Australia Markets closed

International markets roundup

NEW YORK - The Dow and S&P 500 eked out record closing highs on Thursday, just turning higher at the last minute after a Politico report that Federal Reserve Governor Jerome Powell is the leading candidate for the nominee for Fed chair.

Stocks had been recovering from early losses for much of the afternoon ahead of the report, which came a day after the White House said US President Donald Trump will announce his decision on the matter in the "coming days".

"Clearly at the end it had everything to do with the speculation about Jerome Powell," said Mark Luschini, chief investment strategist at Janney Montgomery Scott in Philadelphia.

"I can't observe any other reason for why we ended up."

"He's viewed to be sort of an extension of (current Fed Chair) Janet Yellen by way of being a policy dove ... and, with the market loving more of the same with regard to uber-accommodative monetary policy, as more welcome than the alternative."

Powell was among several names that have circulated as possible picks, including Yellen.

Other names include Trump's chief economic adviser, Gary Cohn, former Fed Governor Kevin Warsh and Stanford University economist John Taylor.

The Dow Jones Industrial Average rose 5.44 points, or 0.02 per cent, to end at 23,163.04, the S&P 500 gained 0.84 point, or 0.03 per cent, to 2,562.1 and the Nasdaq Composite dropped 19.15 points, or 0.29 per cent, to 6,605.07.

Tech shares were among the day's biggest drags, led by Apple , which fell 2.4 per cent as doubts about its double 2017 iPhone release strategy weighed on investors.

LONDON - Britain's main share index fell 0.3 per cent on Thursday as a weak third-quarter update from Unilever weighed, while mid- and small-cap trading was marred by profit warnings from IWG and Interserve that slashed their market value by a third.

Disappointing retail sales figures sent sterling to a one-week low before recovering, helping the internationally exposed FTSE reduce earlier losses slightly.

Fresh from a record close, the FTSE 250 ended 0.6 per cent lower as workspace group IWG plummeted 32.2 per cent after warning on profit.

It cited natural disasters and weakness in London trading as contributing factors.

Although mid-caps have hit fresh highs, investor sentiment has softened into third-quarter results, with analysts revising down their expectations for earnings.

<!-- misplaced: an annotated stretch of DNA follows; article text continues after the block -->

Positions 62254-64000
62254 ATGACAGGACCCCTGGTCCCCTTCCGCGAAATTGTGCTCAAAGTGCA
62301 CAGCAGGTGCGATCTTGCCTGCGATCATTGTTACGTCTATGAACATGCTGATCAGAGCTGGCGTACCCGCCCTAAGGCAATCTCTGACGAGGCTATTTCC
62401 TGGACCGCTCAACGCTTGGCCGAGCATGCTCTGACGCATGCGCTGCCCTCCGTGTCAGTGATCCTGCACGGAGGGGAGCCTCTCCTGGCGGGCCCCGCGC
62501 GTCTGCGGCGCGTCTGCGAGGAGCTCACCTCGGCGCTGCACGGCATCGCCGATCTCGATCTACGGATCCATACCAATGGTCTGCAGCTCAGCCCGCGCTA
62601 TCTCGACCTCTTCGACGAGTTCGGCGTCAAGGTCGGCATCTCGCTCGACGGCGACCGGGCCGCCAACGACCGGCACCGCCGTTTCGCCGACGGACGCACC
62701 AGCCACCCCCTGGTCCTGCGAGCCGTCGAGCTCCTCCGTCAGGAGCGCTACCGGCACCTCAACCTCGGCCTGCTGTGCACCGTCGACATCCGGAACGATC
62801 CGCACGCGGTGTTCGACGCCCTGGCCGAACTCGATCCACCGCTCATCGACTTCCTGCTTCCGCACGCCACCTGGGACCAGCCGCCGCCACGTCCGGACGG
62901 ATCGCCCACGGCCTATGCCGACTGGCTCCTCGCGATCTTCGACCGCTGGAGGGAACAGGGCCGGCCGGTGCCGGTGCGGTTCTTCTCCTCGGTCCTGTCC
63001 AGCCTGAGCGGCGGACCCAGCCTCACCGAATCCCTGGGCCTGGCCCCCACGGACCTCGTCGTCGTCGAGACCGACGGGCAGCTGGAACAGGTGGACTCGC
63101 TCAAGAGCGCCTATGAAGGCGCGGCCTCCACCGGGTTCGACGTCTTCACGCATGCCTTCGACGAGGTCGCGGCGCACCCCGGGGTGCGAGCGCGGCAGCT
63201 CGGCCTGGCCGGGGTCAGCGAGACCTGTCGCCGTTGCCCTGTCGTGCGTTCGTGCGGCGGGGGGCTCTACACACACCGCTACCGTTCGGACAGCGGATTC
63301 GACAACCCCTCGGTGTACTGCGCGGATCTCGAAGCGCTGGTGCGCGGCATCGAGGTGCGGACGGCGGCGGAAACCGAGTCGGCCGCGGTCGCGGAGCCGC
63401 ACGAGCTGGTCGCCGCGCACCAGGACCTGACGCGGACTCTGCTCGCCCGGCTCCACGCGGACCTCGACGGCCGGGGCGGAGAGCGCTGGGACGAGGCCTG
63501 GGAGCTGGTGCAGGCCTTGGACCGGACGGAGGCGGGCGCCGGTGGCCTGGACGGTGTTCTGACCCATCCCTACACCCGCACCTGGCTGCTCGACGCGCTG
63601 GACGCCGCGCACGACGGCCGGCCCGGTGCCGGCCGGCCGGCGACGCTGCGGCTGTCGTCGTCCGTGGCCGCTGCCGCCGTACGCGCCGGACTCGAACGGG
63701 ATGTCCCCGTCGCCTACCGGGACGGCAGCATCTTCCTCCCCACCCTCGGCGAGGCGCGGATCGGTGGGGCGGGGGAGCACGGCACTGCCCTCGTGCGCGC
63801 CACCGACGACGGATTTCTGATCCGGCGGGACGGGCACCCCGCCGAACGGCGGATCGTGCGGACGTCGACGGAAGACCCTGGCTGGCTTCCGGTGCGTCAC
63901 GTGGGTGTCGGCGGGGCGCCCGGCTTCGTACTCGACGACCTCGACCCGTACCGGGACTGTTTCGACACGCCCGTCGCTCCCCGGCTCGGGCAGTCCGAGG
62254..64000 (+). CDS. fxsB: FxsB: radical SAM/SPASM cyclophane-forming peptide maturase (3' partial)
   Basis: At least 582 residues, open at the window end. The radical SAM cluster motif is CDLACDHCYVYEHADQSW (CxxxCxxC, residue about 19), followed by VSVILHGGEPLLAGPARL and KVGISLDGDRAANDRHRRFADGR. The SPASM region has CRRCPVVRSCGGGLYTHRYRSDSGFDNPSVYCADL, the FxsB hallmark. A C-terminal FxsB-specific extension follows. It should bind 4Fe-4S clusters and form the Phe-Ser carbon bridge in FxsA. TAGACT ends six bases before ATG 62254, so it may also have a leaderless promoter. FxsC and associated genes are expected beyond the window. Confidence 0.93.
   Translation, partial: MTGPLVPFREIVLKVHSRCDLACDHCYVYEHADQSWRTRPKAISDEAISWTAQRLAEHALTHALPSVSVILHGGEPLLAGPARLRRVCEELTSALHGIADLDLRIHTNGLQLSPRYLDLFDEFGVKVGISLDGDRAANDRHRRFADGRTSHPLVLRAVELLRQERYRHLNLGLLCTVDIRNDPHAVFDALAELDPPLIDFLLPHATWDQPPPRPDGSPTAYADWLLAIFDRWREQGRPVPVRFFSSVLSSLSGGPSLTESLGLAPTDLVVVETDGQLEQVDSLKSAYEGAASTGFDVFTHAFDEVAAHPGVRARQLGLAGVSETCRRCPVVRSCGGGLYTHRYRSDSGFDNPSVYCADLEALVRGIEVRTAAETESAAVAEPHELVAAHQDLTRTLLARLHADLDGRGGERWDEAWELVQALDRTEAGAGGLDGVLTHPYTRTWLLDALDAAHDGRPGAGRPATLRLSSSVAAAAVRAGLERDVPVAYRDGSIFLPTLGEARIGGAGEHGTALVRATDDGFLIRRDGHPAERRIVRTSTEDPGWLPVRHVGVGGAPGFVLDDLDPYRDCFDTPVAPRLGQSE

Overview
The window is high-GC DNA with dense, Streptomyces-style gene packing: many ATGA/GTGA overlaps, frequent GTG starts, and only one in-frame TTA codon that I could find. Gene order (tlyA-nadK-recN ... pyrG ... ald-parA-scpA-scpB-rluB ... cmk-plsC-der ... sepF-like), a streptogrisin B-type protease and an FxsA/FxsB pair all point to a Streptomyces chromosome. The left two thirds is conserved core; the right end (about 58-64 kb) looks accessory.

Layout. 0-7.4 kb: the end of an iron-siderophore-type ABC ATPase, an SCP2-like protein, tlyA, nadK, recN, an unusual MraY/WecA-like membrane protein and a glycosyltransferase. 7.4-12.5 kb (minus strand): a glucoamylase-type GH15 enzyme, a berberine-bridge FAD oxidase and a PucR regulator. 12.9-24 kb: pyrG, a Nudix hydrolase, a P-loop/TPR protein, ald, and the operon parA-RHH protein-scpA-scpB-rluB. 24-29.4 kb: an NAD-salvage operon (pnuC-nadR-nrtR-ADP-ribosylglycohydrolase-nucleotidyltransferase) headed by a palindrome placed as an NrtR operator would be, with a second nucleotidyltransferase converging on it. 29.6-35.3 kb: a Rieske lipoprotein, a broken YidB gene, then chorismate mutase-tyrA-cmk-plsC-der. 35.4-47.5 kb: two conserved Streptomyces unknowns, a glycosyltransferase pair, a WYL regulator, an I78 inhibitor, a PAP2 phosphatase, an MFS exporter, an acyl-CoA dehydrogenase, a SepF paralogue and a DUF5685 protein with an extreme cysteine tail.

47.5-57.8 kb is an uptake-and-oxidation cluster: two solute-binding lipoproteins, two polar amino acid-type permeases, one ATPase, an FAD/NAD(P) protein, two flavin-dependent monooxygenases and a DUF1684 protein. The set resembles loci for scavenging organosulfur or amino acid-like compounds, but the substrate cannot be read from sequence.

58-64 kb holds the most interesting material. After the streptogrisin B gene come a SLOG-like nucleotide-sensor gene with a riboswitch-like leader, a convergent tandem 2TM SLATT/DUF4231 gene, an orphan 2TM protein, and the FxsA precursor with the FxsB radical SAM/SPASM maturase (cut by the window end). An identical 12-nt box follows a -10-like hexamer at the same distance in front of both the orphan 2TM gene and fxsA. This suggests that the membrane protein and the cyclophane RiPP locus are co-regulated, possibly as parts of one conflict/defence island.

Investors have grown cautious around UK equities since Britain voted to leave the European Union in June 2016, sending the pound plunging and sparking uncertainty around the path of divorce talks.

Britain's FTSE 100 has gained 5.3 per cent this year against a 7.7 per cent gain for the broader pan-European STOXX 600 index.

Germany's DAX declined 0.4 per cent on Thursday, while France's CAC 40 fell 0.3 per cent.

"I'm not surprised that UK companies that derive the majority of their revenues from within the UK are starting to miss earnings forecasts," said Christopher Peel, chief investment officer at Tavistock Wealth.

"The UK has become a relatively unattractive country to be invested in (bonds and equities) compared to continental Europe, Asia and the US," he said. British companies were likely to underperform global counterparts for the foreseeable future as a result, he added.

On the FTSE 100, Unilever weighed, falling 5.5 per cent after the consumer goods giant's third-quarter results missed consensus expectations.

Unilever blamed poorer weather in Europe for slower than expected sales this summer, particularly impacting ice cream sales.

HONG KONG - Asian markets were mixed on Thursday.

Data showed that China's quarterly growth slowed slightly but was in line with expectations.

Japan's Nikkei 225 gained 0.4 per cent to 21,448.52, while South Korea's Kospi slipped 0.4 per cent to 2,473.05.

Hong Kong's Hang Seng index fell 0.5 per cent to 28,574.59 and the Shanghai Composite Index dropped 0.5 per cent to 3,364.72.

Australia's S&P/ASX 200 added 0.1 per cent to 5,896.10.

Stocks in Taiwan and Singapore were higher but elsewhere in Southeast Asia, they were mixed.

China's economy expanded at a 6.8 per cent annual pace during the July-September quarter, relatively stable growth but slightly below the previous quarter's 6.9 per cent, government data showed.

The latest result gives a boost to the ruling Communist Party that has been trying to steer the world's second-largest economy to slower, more sustainable growth based on consumer spending rather than exports and investment.

Customs data show Japan's trade surplus leaped nearly 38 per cent in September from a year earlier, on strong shipments of cars, car parts and machinery to China and the US.

The upbeat report boosted share prices for manufacturers like Toyota Motor Corp. and Panasonic.

However, analysts are forecasting that growth will slow in coming months.

WELLINGTON - The NZX 50 gained 9.05 points, or 0.1 per cent, to a record 8124.04.